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Source of ancient carbon 'burp' detected
Scientists have detected what they think is the source of a huge carbon 'burp' that helped end Earth's last ice age.

Australian geoscientist Dr Stewart Fallon from the Australian National University in Canberra and colleagues report their findings today in Science.

As ice sheets melted at the end of the last ice age, around 19,500 years ago, CO2 gas in the atmosphere jumped by 50%.

Scientists have presumed this sudden influx came from a release of CO2 gas previously trapped in the ocean, but until now the evidence for this remained elusive.

Fallon and colleagues have now found evidence trapped in the shells of tiny organisms called foraminifera, that once lived in the ocean.

The researchers compared the carbon isotope ratio in surface- and bottom-dwelling foraminifera.

The findings suggest that during the last ice age, a pool of deep water developed in the Atlantic sector of the Southern Ocean that was much older than surface sea waters at that time.

"What appears to have happened is deep water was being isolated from the water above it," says Fallon.

Over thousands of years, as cold water dropped to the bottom of the ocean it slowly became enriched in dissolved CO2 from sinking decaying organic matter, the researchers say.

Eventually, says Fallon, the CO2 was released, possibly because retreating sea ice exposed a larger ocean surface area to bursts of wind.

He says water moved by the wind may have been replaced by deeper water below, leading to upwelling and more mixing from the bottom up.

The researchers say their findings support the hypothesis that glacial-interglacial increases in the concentration of atmospheric CO2 arise from rapid release of the gas sequestered in the deep sea, primarily the Southern Ocean.

Geologist Professor Mike Sandiford, director of the Melbourne Energy Institute at the University of Melbourne says the result is "interesting but controversial".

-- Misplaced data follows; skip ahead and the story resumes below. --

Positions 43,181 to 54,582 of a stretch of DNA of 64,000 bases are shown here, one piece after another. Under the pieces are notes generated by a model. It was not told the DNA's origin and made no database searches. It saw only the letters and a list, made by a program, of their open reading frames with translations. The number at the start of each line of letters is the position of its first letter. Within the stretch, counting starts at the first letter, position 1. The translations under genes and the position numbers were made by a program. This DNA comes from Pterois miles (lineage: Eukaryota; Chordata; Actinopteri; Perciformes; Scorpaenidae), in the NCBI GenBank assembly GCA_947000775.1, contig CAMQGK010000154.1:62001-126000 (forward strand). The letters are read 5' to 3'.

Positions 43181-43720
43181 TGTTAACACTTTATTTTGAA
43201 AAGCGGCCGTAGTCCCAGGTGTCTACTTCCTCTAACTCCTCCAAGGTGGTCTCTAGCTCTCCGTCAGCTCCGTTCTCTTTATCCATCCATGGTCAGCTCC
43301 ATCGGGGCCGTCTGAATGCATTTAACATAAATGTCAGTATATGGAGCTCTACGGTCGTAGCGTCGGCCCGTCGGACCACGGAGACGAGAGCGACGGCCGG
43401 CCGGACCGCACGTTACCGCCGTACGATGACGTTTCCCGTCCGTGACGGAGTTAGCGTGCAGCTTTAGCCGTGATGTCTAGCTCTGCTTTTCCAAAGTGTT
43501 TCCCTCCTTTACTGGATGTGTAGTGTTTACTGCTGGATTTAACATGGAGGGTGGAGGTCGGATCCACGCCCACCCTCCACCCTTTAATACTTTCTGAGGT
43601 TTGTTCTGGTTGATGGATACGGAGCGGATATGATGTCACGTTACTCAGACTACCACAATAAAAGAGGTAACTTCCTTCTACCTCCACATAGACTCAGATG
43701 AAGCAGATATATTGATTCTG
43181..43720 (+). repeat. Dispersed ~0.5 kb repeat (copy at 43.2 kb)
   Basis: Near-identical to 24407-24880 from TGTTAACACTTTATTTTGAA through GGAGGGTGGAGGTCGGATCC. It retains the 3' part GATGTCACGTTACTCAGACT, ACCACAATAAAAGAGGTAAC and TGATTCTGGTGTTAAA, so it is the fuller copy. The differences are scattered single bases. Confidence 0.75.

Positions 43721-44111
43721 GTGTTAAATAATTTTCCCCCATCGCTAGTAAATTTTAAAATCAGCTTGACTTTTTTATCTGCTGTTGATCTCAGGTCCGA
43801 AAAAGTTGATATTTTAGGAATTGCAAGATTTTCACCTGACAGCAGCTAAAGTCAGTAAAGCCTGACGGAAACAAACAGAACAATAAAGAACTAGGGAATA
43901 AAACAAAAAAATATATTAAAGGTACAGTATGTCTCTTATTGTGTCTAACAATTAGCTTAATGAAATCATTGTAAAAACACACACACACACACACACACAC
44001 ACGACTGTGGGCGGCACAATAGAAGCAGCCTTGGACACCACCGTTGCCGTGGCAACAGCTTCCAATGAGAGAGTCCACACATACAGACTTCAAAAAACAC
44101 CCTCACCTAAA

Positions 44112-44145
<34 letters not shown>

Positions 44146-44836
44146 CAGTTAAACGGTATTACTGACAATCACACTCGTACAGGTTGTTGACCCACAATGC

Recent radiocarbon analyses from Chilean sites failed to find evidence of the missing Southern Ocean CO2, he says.

"There are challenges in getting sufficient data to really point to [the missing source]," says Sandiford.

"What they've done here is show there was a dramatic change in C14 at this time, so we must have an ocean reservoir that was out of contact with the atmosphere for several thousand years. That's a much longer time than usual."

Fallon agrees more data is needed as the data gathered so far accounts for only half of the discrepancy in carbon.

"We need to get more information from additional deep sea cores to work this one out fully," he says.

But he says getting obtaining deep sea cores containing preserved foraminifera is tricky.

University of Sydney geologist Dr John You says the results are "important".

"Discussions of oceanic processes such as water circulation, mixing and upwelling/downwelling are most speculative since [during] glaciation ocean conditions could be different from the present," says You.

He says the research helps to "fill the gap" in the transition between glaciation and deglaciation between 25,000 to 10,000 years ago.

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